Ghana’s new anti-corruption tsar formally takes office

L/R: Ghanaian Special Prosecutor Martin Amidu and President Nana Akufo Addo

ACCRA, Ghana – The Government of Ghana on Friday officially appointed a new special prosecutor to probe corruption claims.

Investigating and holding accountable individuals who abused their official capacities to engage in public theft has been a key pledge of President Nana Akufo-Addo’s government.

A former attorney general and justice minister, Martin Amidu, was formally sworn in as special prosecutor at a ceremony in the Ghanaian capital, Accra.

President Akufo-Addo said he expects the newly inducted chief prosecutor to work “vigorously, with courage, without fear or favor, ill-will or malice, in accordance with the rule of law”.

“The establishment of this office is for a high purpose and must not under any circumstances be used as an avenue for persecution or vengeance,” he added.

The nomination was sent to parliament which approved and confirmed Amidu, 66, a veteran politician and anti-corruption campaigner, to take up the duties.

Amidu, who ran unsuccessfully with John Atta Mills in the 2000 presidential elections, is regarded as a no-nonsense politician and anti-corruption crusader.

His prosecutorial appointment to probe allegations of corruption comes as Ghana slipped three points in the global watchdog Transparency International’s latest Corruption Perception Index.

According to Transparency International, the West African nation scored 40 out of 100 on perceived levels of public sector corruption in 2017, where a score of 100 indicates corruption-free.

In 2016, Ghana scored 43/100 and 47/100 in 2015. These scores are embarrassing to some African nations and leaders who want to portray good governance, especially in the wake of the recognition granted by the Ibrahim Prize, an African version of the Nobel Prize for good governance.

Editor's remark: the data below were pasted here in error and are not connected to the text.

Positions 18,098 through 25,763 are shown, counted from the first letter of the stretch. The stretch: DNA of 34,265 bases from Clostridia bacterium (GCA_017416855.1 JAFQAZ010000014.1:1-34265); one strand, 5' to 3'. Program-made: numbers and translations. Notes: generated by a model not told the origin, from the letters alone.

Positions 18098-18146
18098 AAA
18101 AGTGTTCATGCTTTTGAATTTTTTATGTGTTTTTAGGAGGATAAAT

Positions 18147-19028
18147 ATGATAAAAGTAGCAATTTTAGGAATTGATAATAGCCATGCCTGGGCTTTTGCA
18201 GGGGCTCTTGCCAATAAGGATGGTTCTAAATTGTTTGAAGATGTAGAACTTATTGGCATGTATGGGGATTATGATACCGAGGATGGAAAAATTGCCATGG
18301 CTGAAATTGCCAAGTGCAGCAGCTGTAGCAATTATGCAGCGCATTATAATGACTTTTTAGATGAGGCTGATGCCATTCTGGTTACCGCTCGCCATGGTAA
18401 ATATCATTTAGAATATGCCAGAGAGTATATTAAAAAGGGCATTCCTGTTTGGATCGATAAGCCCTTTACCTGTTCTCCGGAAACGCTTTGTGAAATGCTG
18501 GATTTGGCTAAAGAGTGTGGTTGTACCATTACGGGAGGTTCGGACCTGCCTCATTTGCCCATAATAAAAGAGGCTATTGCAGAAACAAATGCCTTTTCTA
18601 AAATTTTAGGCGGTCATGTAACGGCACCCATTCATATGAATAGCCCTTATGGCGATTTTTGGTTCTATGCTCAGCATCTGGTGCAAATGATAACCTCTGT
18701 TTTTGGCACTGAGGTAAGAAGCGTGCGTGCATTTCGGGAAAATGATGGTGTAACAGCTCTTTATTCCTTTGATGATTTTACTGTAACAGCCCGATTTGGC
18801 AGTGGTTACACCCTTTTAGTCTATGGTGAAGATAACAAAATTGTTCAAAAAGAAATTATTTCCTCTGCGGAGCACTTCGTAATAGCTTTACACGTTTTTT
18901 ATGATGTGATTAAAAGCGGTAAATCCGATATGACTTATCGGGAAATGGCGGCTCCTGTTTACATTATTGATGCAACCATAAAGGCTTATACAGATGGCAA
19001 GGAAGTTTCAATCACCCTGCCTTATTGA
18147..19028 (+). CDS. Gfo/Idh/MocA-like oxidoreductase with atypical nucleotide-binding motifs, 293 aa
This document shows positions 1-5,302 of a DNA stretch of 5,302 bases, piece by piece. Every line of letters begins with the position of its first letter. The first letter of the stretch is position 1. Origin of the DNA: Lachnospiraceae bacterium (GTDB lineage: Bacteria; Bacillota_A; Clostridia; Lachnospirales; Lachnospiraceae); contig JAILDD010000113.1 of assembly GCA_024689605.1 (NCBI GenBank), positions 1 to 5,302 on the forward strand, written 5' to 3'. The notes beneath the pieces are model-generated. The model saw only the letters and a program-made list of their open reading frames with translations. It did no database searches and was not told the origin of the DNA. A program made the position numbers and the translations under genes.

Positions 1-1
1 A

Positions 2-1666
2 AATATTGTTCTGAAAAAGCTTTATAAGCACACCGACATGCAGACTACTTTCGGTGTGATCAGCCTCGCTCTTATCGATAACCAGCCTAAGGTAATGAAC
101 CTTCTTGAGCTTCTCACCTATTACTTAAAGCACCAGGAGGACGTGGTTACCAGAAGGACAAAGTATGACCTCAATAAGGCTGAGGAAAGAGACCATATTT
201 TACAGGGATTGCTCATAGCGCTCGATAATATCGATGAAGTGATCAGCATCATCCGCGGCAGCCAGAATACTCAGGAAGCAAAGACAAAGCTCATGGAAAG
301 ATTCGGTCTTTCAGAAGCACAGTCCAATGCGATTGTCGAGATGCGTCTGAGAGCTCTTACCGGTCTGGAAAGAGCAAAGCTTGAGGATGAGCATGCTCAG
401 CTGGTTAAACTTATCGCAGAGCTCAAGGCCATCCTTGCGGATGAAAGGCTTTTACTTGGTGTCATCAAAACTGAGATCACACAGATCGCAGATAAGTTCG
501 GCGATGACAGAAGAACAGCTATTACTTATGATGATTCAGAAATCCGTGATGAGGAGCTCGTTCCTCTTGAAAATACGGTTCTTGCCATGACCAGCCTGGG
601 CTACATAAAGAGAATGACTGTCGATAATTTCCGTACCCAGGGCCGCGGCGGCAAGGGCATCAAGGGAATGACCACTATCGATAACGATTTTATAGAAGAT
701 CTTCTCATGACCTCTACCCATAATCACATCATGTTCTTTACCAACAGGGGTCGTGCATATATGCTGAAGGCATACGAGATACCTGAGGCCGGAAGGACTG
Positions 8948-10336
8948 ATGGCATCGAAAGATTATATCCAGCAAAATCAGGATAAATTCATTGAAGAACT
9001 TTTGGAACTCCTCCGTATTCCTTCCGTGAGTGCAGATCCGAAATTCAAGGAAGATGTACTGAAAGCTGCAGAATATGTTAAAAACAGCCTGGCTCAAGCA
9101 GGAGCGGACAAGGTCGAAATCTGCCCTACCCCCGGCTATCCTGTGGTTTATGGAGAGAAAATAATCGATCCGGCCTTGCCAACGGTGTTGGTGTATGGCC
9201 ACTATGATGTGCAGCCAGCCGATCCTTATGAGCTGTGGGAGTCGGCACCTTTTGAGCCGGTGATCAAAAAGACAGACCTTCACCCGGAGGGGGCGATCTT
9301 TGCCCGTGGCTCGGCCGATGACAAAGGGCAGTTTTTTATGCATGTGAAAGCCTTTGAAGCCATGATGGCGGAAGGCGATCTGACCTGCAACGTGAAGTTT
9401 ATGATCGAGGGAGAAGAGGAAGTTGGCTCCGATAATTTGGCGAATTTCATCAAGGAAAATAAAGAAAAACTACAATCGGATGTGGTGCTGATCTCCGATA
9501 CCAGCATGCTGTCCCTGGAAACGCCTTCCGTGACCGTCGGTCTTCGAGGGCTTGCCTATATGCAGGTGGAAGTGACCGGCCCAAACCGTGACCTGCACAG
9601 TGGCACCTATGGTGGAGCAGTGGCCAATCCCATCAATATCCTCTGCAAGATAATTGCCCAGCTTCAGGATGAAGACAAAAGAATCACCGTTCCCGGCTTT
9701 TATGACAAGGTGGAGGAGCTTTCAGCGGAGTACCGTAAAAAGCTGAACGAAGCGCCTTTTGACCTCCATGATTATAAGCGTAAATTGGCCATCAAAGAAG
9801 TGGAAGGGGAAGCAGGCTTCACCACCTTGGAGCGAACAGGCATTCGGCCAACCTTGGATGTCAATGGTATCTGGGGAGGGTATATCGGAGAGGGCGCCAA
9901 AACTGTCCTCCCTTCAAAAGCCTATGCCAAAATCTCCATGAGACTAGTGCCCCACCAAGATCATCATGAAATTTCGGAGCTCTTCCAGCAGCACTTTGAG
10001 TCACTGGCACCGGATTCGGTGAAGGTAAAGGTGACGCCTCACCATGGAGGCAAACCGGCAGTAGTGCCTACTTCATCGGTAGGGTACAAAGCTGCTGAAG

Beauty Emefa Narteh, the executive secretary of the Ghana Anti-Corruption Coalition, said Transparency International’s report was “a wake-up call” and showed that Amidu’s appointment was needed.

In his state-of-the-nation address earlier this month, President Akufo-Addo said that the special prosecutor’s role was “an essential step in our overall strategy to combat corruption.”

Amidu will investigate and prosecute corruption in the private and public sectors, streamlining what the government said were “institutional bottlenecks” in the fight against graft.

Narteh said inflated contracts had been a major issue in the government of former president John Dramani Mahama, President Akufo-Addo’s predecessor.

Most cases, including a high-profile exposure of bribe-taking by judges and court workers to sway verdicts, had not yet seen criminal prosecutions, she added

The newly appointed corruption prosecutor has said he wants to change a culture of corruption in Ghana. “It is an invisible violence that kills millions without anybody seeing it,” he told a parliamentary hearing weeks ago.

“Taking millions of cedis (dollars) for oneself under illegal circumstances deprives people of good health, education and all the developmental facilities you can give,” he added.

“What I want to do is to be able to set up a credible institution with a credible culture which will be able to block the leakages and seepages.”

Political analysts and economic commentators say preventing corruption at the ports alone could help Ghana reduced its minimum reliance on foreign aid, he added.

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Dave Okonjie

Dave Okonjie is a public affairs analyst, researcher and senior issues correspondent.
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